In the government’s latest attack on privacy and cybersecurity, agencies like Border Force and the Australian Federal Police will be given the power to force tech companies to plant viruses and other malware on phones and other IT devices in an effort to undermine encryption.
The government this morning unveiled the Telecommunications and Other Legislation Amendment (Assistance and Access) Bill 2018, designed to radically expand government powers to spy on Australians by forcing tech companies, whether in Australia or overseas, to help it defeat encryption.
The bill proposes a new three-tier framework that would:
- Enable tech companies to provide “voluntary” assistance to ASIO, ASIS and the ASD without incurring legal liability.
- Enable spy agencies to force tech companies to “give assistance they are already capable of providing that is reasonable, proportionate, practicable and technically feasible.” This would cover services such as cloud services where the company is able to decrypt or provide access to information it controls.
- Most controversially enable the Attorney-General to issue a “technical capability notice” that would force tech companies “to build a new capability that will enable them to give assistance”.
While the government insists “a technical capability notice cannot require a provider to build or implement a capability to remove electronic protection, such as encryption”, that is a legal fiction, because the government can force a company to implement a government-built capability to go around such protection. The bill makes clear that tech companies will be forced to “install, maintain, test or use software or equipment given to a provider by an agency” and “facilitate access to devices or services.”
That is, companies will be forced to help spy agencies plant malware in targeted phones or computers.
This is how it would work, in a hypothetical scenario. A former intelligence official, Witness J, embarrasses the government by revealing ASIS has broken the law by spying on another country to help an Australian resources company. Knowing that Witness J uses an iPhone and communicates with his lawyer via Signal, ASIS asks ASIO to monitor his privileged conversations with his lawyer. ASIO secures the approval of the Attorney-General, who has just threatened retribution against J and his lawyer in parliament, to issue a technical capability notice that enables it to force Apple not to break encryption — Apple can’t break its own end-to-end encryption, let alone that of Signal, a separate platform — but to help it plant some malware on the iPhone, purchased from Italian cybercrime company Hacking Team, that records the contents of J’s communications before they’re encrypted and after they’re decrypted.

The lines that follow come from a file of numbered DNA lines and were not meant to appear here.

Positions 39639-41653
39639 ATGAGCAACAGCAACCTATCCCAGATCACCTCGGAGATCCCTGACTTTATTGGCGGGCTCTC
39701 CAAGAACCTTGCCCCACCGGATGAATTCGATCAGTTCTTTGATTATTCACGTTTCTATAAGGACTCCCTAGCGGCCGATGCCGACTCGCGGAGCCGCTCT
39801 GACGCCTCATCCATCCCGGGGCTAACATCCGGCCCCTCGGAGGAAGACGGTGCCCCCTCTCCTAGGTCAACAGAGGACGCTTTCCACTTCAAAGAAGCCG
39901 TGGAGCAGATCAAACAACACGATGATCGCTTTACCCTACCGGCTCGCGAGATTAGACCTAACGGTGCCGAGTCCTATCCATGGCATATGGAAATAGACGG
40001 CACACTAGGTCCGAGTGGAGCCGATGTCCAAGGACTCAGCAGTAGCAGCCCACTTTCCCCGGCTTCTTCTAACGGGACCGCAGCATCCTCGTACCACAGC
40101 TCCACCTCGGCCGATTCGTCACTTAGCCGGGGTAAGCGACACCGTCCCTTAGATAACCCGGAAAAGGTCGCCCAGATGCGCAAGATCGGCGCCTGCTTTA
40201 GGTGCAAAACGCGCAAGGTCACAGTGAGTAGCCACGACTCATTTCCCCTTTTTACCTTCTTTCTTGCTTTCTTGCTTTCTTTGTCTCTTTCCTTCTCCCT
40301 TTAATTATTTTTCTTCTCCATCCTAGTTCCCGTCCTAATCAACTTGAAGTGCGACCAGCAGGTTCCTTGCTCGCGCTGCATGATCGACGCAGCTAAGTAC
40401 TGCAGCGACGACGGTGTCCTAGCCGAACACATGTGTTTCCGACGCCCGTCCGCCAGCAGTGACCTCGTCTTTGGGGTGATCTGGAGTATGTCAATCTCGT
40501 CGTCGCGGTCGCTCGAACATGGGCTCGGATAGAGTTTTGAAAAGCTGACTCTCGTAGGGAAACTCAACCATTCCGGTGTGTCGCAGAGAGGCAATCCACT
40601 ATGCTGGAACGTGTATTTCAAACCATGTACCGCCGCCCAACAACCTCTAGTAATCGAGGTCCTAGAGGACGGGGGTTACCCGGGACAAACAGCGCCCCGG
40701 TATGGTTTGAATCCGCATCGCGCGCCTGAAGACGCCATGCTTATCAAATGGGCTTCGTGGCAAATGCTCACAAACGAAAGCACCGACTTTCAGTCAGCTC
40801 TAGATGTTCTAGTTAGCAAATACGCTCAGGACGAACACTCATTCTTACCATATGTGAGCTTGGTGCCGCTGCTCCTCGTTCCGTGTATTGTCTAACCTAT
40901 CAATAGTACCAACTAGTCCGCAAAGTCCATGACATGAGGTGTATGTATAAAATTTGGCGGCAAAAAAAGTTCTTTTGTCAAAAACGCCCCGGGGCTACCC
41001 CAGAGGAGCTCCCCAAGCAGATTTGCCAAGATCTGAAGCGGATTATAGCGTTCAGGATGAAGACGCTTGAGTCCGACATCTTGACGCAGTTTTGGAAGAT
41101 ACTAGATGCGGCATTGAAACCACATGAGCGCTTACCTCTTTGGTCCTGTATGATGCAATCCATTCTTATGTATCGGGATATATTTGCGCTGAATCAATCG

And if this scenario isn’t plausible, imagine they might do it to a journalist who embarrassed the government by reporting on the level of rapes and assaults in Australia’s detention centres — there is no protection for journalists, lawyers or politicians who rely on confidentiality to do their jobs. And the law comes with a gag order to prevent anyone from ever revealing what the government does.
Will multinationals like Apple — which is in the firing line given it makes both devices and provides services — or platforms like Facebook, comply with the law? Almost certainly they will comply with measures to access cloud services or other non-end-to-end encrypted services, and likely already do. But it’s hard to see them complying with a demand to help plant malware on a phone or computer. It will be catastrophic for their brand if it is ever revealed.
But here’s why this idiotic scheme will undermine cybersecurity. Imagine Apple in fact cooperates and helps plant malware on a suspect’s iPhone. That malware in now out in the wild, beyond the control of its manufacturers or controllers. It’s malware that can take everything on a phone and send it to somewhere else. Once in the wrong hands, it will be a deadly weapon that can wreck cybersecurity for that device. Don’t think malware can escape into the wild? It already has.
Get Crikey FREE to your inbox every weekday morning with the Crikey Worm.
For all the “this is no backdoor” window-dressing by the government, it’s exactly the same global village idiot mentality.
Do you think the government is right to expand its powers in this way? Write to [email protected] and let us know.